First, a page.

The Crown Jew(el)s*


I have just finished binge-watching the Netflix series The Crown. Seemingly, nothing could be less Jewish than the British monarchy. But, as with everything, there is an interesting relationship between the Royal Family and its Jewish subjects some of which rear their heads during the series.

First off, The Crown‘s showrunner, Peter Morgan, had a Jewish father, Arthur Morgenthau, who was born in Germany and fled the Nazis, arriving in London in 1933.

When Princess Elizabeth is crowned as Queen Elizabeth 11 in June 1953, her annointment owes something to Jewish tradition. Indeed, this is acknowledged in the show, as in reality, with the recital of I Kings 1, 39, 40 which reads, “Zadok the priest and Nathan the prophet anointed Solomon king.”

Antony Armstrong -Jones, the first Earl of  Snowdon tells his wife, Princess Margaret, and his friends, that she “looks like a Jewish manicurist” whatever that may mean. This may be because she had her hair cut by famous Jewish hairdresser, Vidal Sassoon. Although Sassoon does not appear in the show, he is mentioned.

While it might seem to be an antisemitic comment, Armstrong-Jones’ mother was of German-Jewish origin. The casting of the older Margaret in season three picks up on Snowdon’s characterization in having Helena Bonham-Carter (who, of course, has a Jewish background) play her.

Season Two opens with the Suez Crisis of 1956 and even shows Israeli tanks invading Egypt.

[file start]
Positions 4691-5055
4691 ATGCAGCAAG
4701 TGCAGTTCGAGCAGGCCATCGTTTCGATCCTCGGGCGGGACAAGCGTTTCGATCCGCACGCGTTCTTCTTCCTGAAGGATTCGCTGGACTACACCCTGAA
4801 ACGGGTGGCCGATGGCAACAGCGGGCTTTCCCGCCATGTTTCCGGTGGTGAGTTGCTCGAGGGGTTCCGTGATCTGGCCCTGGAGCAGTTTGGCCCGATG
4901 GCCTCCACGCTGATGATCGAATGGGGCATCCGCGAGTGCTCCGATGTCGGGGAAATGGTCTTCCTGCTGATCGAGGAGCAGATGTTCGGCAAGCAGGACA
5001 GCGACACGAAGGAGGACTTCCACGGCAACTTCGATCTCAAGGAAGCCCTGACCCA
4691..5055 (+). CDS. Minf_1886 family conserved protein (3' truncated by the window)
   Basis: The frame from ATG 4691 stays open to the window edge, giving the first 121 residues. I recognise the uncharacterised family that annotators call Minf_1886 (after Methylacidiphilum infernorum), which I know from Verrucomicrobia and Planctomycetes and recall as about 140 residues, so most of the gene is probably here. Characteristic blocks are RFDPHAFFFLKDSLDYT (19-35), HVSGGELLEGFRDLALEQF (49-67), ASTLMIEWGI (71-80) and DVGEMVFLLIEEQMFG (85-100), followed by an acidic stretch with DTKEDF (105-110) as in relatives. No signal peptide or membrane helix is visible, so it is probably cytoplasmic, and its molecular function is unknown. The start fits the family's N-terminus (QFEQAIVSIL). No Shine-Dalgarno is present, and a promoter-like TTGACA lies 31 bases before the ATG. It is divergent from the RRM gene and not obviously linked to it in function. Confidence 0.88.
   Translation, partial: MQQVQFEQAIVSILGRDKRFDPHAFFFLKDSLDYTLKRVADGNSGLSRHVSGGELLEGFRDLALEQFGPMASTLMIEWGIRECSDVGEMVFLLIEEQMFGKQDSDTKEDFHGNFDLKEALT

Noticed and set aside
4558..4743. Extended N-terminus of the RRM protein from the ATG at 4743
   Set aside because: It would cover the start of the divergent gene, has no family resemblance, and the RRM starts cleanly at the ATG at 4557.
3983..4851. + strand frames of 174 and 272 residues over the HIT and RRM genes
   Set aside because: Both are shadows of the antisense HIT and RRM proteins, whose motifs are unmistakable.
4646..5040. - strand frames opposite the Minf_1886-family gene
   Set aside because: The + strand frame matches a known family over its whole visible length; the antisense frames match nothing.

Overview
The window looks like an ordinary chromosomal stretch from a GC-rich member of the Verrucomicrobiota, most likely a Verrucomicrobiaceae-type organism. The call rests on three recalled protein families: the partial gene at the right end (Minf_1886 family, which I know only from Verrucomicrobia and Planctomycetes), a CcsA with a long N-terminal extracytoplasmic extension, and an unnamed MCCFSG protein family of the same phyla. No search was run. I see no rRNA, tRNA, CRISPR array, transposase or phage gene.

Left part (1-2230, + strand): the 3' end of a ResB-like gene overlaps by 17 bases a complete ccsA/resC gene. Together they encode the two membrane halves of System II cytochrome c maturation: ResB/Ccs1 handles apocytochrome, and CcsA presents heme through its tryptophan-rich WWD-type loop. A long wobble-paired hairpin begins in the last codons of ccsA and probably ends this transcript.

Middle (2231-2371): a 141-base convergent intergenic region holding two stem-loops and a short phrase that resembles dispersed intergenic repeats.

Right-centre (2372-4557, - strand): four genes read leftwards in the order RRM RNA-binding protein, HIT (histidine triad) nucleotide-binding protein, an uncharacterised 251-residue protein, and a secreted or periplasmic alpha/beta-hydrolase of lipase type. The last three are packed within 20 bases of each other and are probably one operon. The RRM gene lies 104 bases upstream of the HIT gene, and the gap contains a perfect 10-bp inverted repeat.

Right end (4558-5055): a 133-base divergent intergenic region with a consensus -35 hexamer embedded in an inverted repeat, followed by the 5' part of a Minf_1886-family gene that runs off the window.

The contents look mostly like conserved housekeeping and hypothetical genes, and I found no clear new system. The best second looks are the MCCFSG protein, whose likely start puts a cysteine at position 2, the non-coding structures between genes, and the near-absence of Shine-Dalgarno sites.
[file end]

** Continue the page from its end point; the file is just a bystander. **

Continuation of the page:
Another recurring figure is Baron who was a society photographer of Jewish heritage. He became friends with the Duke of Edinburgh and was hence appointed as a Court Photographer to the British Royal Family, taking the official photographs for many occasions including the wedding of Philip to Prince Elizabeth in 1947, the christenings of their children Charles and Anne and other occasions.

As Michael Berkowitz recounts here, “Baron asserted that he was close to the royal couple, and especially friendly with Prince Philip. Baron was one of the founders and masters-of-ceremonies of the social club that met above Wheeler’s Oyster Bar in Soho after World War II, which counted Philip as a member. (It is depicted a number of times in The Crown.)” Baron is portrayed by Julius D’Silva whom I suspect is Jewish (but am not certain).

Both Prince Philip and Prince Charles were educated at Gordonstoun founded by German Jewish émigré and educationalist Kurt Hahn.

And Prince Philip’s mother, Princess Alice, sheltered Jews in wartime Athens for which, in, 1993 Yad Vashem bestowed her the title of Righteous Among the Nations.

I look foward to subsequent seasons in which hopefully these links between the Crown and the Jews will be developed.

*Kudos to my wife for suggesting this title.